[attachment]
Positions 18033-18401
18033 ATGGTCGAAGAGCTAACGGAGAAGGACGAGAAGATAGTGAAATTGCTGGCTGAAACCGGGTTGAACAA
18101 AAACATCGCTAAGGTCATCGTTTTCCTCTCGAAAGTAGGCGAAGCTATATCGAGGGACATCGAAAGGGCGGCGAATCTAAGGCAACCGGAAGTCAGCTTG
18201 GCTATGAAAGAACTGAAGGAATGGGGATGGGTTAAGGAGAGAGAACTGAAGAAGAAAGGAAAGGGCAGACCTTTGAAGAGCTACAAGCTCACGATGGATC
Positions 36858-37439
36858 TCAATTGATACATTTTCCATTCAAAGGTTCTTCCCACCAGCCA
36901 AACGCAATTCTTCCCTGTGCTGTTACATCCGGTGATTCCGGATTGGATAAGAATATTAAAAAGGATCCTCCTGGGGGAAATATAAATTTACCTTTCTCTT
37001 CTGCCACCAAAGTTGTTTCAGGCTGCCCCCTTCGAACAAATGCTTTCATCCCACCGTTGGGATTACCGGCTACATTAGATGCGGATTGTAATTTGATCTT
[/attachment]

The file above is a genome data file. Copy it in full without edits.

Positions 18033-18401
18033 ATGGTCGAAGAGCTAACGGAGAAGGACGAGAAGATAGTGAAATTGCTGGCTGAAACCGGGTTGAACAA
18101 AAACATCGCTAAGGTCATCGTTTTCCTCTCGAAAGTAGGCGAAGCTATATCGAGGGACATCGAAAGGGCGGCGAATCTAAGGCAACCGGAAGTCAGCTTG
18201 GCTATGAAAGAACTGAAGGAATGGGGATGGGTTAAGGAGAGAGAACTGAAGAAGAAAGGAAAGGGCAGACCTTTGAAGAGCTACAAGCTCACGATGGATC
Positions 36858-37439
36858 TCAATTGATACATTTTCCATTCAAAGGTTCTTCCCACCAGCCA
36901 AACGCAATTCTTCCCTGTGCTGTTACATCCGGTGATTCCGGATTGGATAAGAATATTAAAAAGGATCCTCCTGGGGGAAATATAAATTTACCTTTCTCTT
37001 CTGCCACCAAAGTTGTTTCAGGCTGCCCCCTTCGAACAAATGCTTTCATCCCACCGTTGGGATTACCGGCTACATTAGATGCGGATTGTAATTTGATCTT